Atlanta police and firefighters appear to have been kept in-the-dark on disability payments that may have been owed to them, according to WSB-TV. The retired and disabled men and women claim they’re owed more than $30,000, according to the news station. Some of the police officers and firefighters denied benefits say they had been misled about their eligibility for payments. Disability or Workers’ Compensation? The officers and firefighters reportedly say the insurance was part of a standard policy offered to city employees in the form of life insurance, but were eligible for payment if a disability forced them to leave the force early. Only one person out of many retired officers and firefighters interviewed had been made aware of the policy. In one case, a firefighter was told he was not eligible for the disability policy because he was on workers’ compensation. This is a good example of why it is important for injured workers, including our police and firefighters, to get third-party assistance and advice to ensure they are getting the benefits they need and deserve. Insurance companies—even those representing city workers—do not have the workers’ best interest at heart. The issue of whether a worker is eligible for both disability and workers’ compensation is not black and white. An attorney can look at the case and help devise the best solution for the injured person. We find it regrettable that our hard-working Georgia police officers and firefighters are not treated with the utmost respect, especially when injured on-the-job. The Ramos Law Firm has been advocating for injured workers for a decade. We practice 100% Georgia workers’ compensation...

Risks of Being Injured on a Summer Job

The month of May is here. For many, it’s one of the busiest months of the year, especially for families. High School and college graduations, proms, summer vacation planning and summer job-hunting may keep families and teens in constant motion. And while our young people are looking for seasonal work, it is important for parents and teens to take time to be educated to reduce risks of being injured on a summer job. Most of our teens will seek work in low-wage jobs in retail, hospitality and food service: industries that are notorious for high-turnover and low-levels of training. Youth may also look for higher-paying jobs with higher risk of injury- in areas such as construction. Young people are particularly vulnerable to injury on the job for several reasons. Key factors may include immaturity, lack-of training and experience, enthusiasm to take on unfamiliar tasks, and lack of direct supervision on-the-job. It is vital for teens with their parents to check the safety record of their potential employer. Parents are advised to coach their teens to speak up if they are uncomfortable in any work setting. Teens also need to be educated on their rights in the workplace- including what they are and are not allowed to do under the protection of child labor laws. This public document issued by the Department of Health and Human Services is a good guide for teens going into the workplace. Reports say a U.S. teen worker is injured on the job every 9 minutes, and workers under age 25 are twice as likely to end up in the emergency room as workers aged 25...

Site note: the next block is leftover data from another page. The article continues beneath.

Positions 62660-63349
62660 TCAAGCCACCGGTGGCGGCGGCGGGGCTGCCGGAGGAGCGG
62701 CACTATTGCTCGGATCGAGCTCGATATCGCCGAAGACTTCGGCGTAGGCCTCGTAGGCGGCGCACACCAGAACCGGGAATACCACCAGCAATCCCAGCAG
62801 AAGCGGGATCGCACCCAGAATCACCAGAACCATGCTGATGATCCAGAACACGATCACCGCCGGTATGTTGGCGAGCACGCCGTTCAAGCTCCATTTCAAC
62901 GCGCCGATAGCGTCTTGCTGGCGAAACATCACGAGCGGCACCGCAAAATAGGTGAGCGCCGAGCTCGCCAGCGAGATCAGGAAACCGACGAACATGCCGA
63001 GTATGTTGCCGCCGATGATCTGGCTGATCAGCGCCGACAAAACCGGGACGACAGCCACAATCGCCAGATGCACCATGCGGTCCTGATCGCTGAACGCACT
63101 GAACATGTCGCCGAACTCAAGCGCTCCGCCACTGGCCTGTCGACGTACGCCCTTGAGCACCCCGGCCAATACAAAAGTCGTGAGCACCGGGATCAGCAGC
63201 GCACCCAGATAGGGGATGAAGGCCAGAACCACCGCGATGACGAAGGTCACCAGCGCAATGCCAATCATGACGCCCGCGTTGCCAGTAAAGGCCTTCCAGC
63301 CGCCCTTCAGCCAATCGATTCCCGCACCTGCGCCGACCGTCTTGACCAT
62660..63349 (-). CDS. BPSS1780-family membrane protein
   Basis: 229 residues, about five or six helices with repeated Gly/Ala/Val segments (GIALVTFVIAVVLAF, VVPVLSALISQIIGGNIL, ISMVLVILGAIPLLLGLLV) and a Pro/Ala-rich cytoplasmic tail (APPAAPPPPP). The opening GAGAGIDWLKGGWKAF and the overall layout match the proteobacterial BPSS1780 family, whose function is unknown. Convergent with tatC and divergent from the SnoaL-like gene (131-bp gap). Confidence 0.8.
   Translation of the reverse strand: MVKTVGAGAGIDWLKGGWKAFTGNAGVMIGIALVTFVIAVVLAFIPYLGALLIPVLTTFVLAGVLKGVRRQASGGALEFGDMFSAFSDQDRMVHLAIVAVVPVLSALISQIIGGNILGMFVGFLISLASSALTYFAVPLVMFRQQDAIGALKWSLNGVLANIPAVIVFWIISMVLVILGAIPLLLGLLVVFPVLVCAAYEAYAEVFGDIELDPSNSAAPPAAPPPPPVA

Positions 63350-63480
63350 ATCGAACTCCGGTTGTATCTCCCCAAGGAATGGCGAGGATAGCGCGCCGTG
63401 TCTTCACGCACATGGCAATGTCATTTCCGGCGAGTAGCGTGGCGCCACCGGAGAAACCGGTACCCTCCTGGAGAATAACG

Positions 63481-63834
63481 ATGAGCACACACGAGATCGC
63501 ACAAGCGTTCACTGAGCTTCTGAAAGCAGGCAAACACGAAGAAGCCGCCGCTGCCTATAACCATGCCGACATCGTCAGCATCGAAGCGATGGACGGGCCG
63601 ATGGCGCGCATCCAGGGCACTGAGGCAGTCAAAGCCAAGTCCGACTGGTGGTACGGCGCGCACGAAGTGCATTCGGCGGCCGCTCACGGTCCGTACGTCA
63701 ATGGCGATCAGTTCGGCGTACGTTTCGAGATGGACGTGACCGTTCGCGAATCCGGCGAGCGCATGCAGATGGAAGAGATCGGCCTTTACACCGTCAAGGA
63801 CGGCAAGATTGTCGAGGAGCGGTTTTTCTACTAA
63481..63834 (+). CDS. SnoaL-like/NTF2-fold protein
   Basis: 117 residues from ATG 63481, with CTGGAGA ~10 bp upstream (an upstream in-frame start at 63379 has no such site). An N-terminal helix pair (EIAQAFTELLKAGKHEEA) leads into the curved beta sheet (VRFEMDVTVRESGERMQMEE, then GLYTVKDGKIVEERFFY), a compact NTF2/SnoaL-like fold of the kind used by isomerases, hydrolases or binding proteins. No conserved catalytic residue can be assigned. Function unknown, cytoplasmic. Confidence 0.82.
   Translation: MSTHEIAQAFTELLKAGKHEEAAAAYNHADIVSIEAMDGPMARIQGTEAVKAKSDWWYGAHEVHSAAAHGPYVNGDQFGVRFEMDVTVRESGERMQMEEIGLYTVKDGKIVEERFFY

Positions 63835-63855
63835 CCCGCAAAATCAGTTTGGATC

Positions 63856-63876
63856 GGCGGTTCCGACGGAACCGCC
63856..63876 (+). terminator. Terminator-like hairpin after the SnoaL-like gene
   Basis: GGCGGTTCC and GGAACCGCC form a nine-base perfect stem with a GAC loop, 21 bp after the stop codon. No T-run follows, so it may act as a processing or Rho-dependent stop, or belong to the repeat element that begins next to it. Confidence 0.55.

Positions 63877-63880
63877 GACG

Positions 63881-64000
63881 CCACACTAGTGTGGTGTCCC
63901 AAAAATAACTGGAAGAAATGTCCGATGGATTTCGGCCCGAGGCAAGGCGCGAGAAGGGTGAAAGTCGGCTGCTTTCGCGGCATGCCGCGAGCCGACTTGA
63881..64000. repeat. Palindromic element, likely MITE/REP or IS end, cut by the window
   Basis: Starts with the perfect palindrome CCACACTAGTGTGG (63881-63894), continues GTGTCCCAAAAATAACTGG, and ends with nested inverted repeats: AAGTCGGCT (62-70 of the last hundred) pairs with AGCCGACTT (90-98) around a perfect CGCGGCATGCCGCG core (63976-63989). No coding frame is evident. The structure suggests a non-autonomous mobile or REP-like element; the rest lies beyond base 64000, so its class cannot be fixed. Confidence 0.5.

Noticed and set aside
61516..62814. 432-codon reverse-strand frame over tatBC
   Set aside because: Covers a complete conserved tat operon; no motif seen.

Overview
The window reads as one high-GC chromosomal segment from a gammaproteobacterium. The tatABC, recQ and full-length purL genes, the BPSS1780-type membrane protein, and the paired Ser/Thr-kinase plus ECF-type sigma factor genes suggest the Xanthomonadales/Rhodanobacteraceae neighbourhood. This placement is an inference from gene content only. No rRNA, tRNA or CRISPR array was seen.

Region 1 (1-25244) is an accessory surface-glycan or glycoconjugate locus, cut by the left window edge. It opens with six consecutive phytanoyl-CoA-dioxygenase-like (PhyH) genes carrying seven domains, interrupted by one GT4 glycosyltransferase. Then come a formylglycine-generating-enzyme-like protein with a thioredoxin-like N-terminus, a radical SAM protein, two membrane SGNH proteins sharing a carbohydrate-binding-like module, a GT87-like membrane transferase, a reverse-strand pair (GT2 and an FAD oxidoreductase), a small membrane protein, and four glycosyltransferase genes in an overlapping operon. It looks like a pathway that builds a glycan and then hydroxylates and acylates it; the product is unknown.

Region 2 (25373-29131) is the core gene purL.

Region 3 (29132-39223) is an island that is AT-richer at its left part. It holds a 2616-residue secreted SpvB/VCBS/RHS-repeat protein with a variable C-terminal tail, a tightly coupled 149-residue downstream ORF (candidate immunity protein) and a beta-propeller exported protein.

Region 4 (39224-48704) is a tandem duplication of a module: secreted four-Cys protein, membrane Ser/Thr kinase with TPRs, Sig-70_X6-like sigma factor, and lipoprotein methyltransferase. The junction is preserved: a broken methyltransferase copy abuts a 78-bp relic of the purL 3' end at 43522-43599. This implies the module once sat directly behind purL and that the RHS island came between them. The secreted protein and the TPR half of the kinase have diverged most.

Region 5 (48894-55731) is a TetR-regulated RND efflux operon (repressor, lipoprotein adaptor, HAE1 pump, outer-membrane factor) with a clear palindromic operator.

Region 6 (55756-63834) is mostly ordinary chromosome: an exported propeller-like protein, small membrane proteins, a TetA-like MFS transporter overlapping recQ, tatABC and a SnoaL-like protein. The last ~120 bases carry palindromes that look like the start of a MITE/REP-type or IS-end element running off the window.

Pain and Suffering Compensable in Workers’ Comp?

Getting injured on the job has long-term ramifications for many workers. In addition to loss of income, workers feel entitled to compensation for “pain and suffering” to make up for the emotional and physical toll and injury can take on them. So- is pain and suffering compensable in workers’ comp?  The truth is, the Georgia Workers’ Compensation law does not provide a remedy for the traditional notions of “pain and suffering” or “matters of equity”.  The workers’ compensation case cannot be brought before a jury of peers to determine lost opportunity costs (such as plans to go school or potential raises) or “inconvenience.” In a workers’ comp court hearing, an administrative law judge (or ALJ) listens to the evidence tendered by all parties.  The injured worker may testify as to the level of pain he or she is experiencing and how it has affected his or her life.  However, this testimony does not directly translate to compensation. After the testimonial and documentary evidence is tendered, the ALJ is then tasked with the duty of determining if the injury or accident is covered under the Georgia Workers’ Compensation Act wherein medical treatment and income benefits would be provided to the injured worker.  Additionally, the ALJ has the power to determine if the extent of the injury qualifies for a permanent impairment “rating”.  This rating must be determined in conjunction with the medical opinions relating to the injured workers’ limited range of motion and functionality.  It is crucial that your evidence is well thought out to maximize your chances of securing the best financial and physical recovery possible.  The Ramos Law Firm...